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Gates Foundation, $130m mansion: The wealth and philanthropy of Bill and Melinda Gates

04 May 2021 - 10:59 By Reuters and Khanyisile Ngcobo
Bill and Melinda Gates have announced their decision to split after 27 years of marriage.
Bill and Melinda Gates have announced their decision to split after 27 years of marriage.
Image: Yuri Gripas/Reuters

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Reactions continue pouring in after the shocking news of Bill and Melinda Gates' divorce after more than two decades of marriage.

The couple rocked the philanthropic world on Monday when they announced their decision to split after 27 years of marriage.

“After a great deal of thought and a lot of work on our relationship, we have made the decision to end our marriage,” the two said in a statement posted on the Twitter account of Bill Gates, who cofounded Microsoft Corp.

“We no longer believe we can grow together as a couple in the next phase of our lives. We ask for space and privacy for our family as we begin to navigate this new life,” their statement said.

Their daughter Jennifer Gates has also shared a statement on Instagram on the split, saying it's been a “challenging stretch of time for our whole family”.

“I'm still learning how to best support my own process and emotions as well as family members at this time, and am grateful for the space to do so. I won't personally comment further on anything around the separation, but please know that your kind words and support mean the world to me.”

“Thank you for understanding our desire for privacy while we navigate the next phases of our lives,” she concluded.

As speculation continues on how the couple will handle their wealth amid the split, here are details about their wealth and the couple's philanthropic activities:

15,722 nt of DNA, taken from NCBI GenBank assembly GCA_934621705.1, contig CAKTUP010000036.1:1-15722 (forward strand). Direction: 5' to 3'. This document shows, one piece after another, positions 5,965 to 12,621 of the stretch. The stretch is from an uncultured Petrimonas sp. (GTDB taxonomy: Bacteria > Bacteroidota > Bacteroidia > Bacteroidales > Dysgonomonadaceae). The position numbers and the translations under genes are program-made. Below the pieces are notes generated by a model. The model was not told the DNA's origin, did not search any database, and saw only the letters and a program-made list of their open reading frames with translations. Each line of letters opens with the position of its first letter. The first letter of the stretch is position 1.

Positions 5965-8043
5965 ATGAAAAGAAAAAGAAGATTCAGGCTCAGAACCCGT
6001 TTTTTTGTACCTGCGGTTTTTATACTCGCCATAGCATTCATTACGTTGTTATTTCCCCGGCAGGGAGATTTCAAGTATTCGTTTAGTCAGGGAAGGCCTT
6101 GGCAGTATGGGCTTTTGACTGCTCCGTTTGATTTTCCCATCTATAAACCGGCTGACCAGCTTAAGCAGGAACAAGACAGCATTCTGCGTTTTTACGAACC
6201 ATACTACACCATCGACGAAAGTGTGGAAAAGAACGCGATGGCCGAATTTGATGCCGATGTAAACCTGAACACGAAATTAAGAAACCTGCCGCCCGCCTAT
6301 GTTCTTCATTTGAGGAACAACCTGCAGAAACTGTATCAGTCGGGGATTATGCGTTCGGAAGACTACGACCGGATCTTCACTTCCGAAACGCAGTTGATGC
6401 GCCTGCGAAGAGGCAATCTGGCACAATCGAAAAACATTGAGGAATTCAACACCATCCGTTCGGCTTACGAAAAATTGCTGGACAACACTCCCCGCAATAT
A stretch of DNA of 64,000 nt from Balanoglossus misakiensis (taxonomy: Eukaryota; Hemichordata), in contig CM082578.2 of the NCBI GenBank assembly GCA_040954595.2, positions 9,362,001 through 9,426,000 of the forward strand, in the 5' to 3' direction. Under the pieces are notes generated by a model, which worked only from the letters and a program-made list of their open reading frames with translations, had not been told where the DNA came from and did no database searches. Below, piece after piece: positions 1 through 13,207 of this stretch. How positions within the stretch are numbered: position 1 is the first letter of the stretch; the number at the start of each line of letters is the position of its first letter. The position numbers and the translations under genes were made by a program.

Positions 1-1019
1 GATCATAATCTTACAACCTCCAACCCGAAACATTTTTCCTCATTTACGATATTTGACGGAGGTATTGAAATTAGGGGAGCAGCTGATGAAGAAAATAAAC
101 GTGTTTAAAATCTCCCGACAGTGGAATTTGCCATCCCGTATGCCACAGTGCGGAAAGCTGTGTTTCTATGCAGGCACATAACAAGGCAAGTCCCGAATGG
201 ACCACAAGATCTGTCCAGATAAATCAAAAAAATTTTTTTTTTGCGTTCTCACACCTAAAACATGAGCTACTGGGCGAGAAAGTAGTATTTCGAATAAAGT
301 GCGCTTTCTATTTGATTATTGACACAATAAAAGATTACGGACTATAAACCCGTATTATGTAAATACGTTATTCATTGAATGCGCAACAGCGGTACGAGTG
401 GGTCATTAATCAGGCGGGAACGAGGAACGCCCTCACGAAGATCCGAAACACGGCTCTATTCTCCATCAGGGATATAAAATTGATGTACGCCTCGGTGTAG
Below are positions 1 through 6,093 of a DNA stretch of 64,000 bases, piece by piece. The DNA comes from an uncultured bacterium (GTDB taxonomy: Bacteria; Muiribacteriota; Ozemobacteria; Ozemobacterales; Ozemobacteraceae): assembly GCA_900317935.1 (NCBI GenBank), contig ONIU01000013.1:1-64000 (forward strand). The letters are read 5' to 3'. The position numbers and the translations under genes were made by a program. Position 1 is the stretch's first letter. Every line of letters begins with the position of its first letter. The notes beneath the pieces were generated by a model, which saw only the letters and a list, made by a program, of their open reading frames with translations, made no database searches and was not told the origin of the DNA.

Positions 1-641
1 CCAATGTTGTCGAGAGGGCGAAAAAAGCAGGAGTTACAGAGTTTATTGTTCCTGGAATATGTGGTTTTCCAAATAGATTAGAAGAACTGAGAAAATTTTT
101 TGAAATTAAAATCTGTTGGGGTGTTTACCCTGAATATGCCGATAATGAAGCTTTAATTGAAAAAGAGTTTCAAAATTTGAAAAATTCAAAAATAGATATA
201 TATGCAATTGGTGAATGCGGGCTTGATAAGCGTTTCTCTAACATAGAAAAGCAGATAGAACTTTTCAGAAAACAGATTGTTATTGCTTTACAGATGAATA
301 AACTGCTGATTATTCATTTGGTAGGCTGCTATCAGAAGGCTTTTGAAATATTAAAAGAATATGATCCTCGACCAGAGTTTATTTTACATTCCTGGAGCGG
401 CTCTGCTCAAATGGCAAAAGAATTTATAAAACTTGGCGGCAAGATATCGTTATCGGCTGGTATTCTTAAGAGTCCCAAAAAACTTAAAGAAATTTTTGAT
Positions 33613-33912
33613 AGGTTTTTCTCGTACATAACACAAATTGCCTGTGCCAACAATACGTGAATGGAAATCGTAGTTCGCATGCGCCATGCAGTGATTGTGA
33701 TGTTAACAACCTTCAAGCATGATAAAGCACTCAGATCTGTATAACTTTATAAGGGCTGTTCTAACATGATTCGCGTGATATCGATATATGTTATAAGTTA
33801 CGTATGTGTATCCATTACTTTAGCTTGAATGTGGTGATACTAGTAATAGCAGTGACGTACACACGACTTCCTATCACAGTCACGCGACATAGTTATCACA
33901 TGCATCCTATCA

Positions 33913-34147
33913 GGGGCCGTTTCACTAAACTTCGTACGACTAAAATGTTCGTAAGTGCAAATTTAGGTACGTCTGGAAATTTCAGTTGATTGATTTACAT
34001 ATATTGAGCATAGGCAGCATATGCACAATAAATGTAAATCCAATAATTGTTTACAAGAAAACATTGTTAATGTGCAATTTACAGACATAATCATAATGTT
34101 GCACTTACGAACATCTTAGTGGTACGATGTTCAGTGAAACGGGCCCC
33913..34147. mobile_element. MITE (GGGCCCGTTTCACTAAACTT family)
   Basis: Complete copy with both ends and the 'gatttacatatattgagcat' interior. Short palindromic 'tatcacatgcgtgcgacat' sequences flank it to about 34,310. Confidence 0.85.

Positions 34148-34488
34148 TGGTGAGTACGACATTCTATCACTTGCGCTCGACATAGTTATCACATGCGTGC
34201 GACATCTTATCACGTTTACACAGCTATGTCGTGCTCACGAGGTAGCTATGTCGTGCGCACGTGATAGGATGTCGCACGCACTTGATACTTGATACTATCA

Bill Gates is the world's fourth richest person with a net worth of $130.5bn (R1.88 trillion), according to Forbes.

Gates dropped out of Harvard University to co-found technology giant Microsoft with school friend Paul Allen in 1975. Gates owned 49% of Microsoft at its initial public offering in 1986, which made him an instant multimillionaire.

With Microsoft's explosive growth, he soon became the world's richest person. He has since lost that title, partly by donating money to philanthropic causes. He was also overtaken due to growth at other companies. Amazon.com Inc founder Jeff Bezos, Tesla Inc CEO Elon Musk and Louis Vuitton boss Bernard Arnault and his family take the three top spots on the Forbes wealth list, with Gates at No. 4.


The couple established the Seattle-based Bill & Melinda Gates Foundation in 2000. It is one of the world's largest charitable organisations, with a focus on public health, education and climate change.

Its grants included some $1.75bn (R25.32bn) to vaccine initiatives, diagnostics and research during the coronavirus pandemic.

The foundation ended 2019 with net assets of $43.3bn (R626.41bn), the last full-year financials disclosed on its website.

The foundation spent $5bn (R72.33bn) in 2019 on programmes in the US and around the world, excluding management costs.

From 1994 through 2018, Bill and Melinda Gates gave the foundation more than $36bn (R520.8bn), according to the foundation's website. Warren Buffett has donated more than $29bn (R419.53bn) of his fortune to the Gates Foundation since 2006, according to filings.


The couple, who have three children, have a custom mansion with a 2020 assessed value of $130.8m (R1.89bn), according to the King County Department of Assessments, on Lake Washington, which lies between Seattle and its eastside suburbs including Redmond, where Microsoft is headquartered.

The financial details of their split remain unclear. They are seeking division of joint assets, according to a separation agreement they have reached, filed in King County Superior Court.

As one of the few US states with so-called “community property” laws, Washington presumes that most property acquired over the course of a marriage belongs jointly to the spouses and is divided equally in a divorce.

The spouses can also agree that certain assets are separate property, meaning they belong to one of them. Inheritances often fall in this category.